04 April 2016

Guidance published for charities funding non-charitable organisations

Alison Paines
Partner | UK

The Charity Commission has published new guidance for charities which fund non-charitable organisations. The guidance explains the various points which trustees should consider when making the decision to fund non-charitable organisations.

The guidance highlights that trustees should:

1. Confirm that the organisation they are considering giving a grant to is not a charity.

Where there is any doubt, trustees should assume that it is not a charity. 
2. Make sure they understand their own charity's purposes.

Trustees must ensure that all of the charity's activities are aimed at achieving the purposes for which it is set up and for the public benefit. When funding another organisation, trustees must show that such funding is clearly in line with the charity's purposes.
3. Have appropriate governance systems and procedures in place for making decisions about grants.

This will allow trustees to set funding priorities, make informed decisions and ensure that there is appropriate oversight and scrutiny by trustees.
4. Take reasonable steps to assess risks and carry out an appropriate process of assurance (or due diligence) on the organisation.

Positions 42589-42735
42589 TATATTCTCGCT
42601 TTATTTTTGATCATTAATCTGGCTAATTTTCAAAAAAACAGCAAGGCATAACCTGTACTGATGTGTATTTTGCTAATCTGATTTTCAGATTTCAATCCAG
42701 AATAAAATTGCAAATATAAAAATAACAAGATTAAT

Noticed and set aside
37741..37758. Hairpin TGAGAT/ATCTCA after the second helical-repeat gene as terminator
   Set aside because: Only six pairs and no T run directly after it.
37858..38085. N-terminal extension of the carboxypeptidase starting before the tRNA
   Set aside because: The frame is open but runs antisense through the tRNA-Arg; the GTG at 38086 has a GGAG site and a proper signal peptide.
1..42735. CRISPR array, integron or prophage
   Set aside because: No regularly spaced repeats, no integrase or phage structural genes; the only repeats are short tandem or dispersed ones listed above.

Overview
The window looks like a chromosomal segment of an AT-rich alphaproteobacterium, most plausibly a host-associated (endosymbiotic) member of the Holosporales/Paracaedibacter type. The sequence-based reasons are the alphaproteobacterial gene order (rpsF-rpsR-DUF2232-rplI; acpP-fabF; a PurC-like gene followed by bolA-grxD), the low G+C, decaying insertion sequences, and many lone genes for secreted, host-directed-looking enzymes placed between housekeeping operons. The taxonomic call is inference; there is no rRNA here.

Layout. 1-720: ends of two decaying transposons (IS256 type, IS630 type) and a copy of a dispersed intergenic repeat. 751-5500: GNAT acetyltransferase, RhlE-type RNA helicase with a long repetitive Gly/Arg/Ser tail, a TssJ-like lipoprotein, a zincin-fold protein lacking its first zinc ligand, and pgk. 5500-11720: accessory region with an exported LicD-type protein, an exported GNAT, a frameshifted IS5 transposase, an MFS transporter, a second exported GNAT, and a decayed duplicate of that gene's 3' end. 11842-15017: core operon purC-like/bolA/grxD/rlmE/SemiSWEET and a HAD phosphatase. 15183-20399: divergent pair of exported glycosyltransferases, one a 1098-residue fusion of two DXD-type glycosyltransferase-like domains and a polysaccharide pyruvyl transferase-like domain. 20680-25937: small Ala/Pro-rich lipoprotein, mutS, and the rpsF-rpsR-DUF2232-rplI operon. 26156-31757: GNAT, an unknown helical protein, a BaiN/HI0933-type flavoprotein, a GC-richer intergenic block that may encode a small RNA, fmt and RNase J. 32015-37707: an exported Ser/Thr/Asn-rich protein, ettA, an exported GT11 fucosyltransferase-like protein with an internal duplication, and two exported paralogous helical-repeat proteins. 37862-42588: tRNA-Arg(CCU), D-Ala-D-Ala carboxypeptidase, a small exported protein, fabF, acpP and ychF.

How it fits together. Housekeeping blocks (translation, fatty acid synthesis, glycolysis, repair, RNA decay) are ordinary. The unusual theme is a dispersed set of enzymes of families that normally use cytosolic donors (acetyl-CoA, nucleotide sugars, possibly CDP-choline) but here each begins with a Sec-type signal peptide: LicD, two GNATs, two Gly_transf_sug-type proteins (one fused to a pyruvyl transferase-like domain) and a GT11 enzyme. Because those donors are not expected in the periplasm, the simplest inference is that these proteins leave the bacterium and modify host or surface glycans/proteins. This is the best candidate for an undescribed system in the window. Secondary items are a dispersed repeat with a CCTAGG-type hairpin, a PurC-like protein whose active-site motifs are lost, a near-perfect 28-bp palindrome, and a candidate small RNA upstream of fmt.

Trustees must carry out an appropriate risk assessment and due diligence process to ensure that the organisation is reliable and competent to carry out the activity and is suitable for the charity to work with; that charity funds will be properly used and any exposure to fraud or terrorism is properly managed.
5. Ensure that the organisation receiving the grant understands your charity's purposes and their boundaries (part of the due diligence process).

A charity can only make grants for activities that in principle it could carry out itself, therefore the grant must be restricted to charitable activity and can only fund costs directly connected with those activities.
6. Be aware that trustees remain responsible for grant decisions even if decisions are delegated

7. Set appropriate grant conditions and ensure that the organisation understands and accepts them.

These will ensure that the grant is spent in accordance with the charity's objects and that monitoring and reporting is in place. The Charity Commission advises that charities should be repaid if the terms and conditions are breached.
8. Put appropriate monitoring arrangements in place.

Trustees should ensure that funds are being used for the charity's purposes and in accordance with the terms of the grant agreement that has been put in place.
9. Know what to do if things go wrong.

Trustees should be able to explain and justify decisions – whether to funders, the Charity Commission, beneficiaries or the press.

The Commission invites comments on the guidance before 8 April 2016.

The guidance is available here sits alongside the Charity Commission's guidance on working with other charities available here

Alison Paines Partner | London, Cambridge

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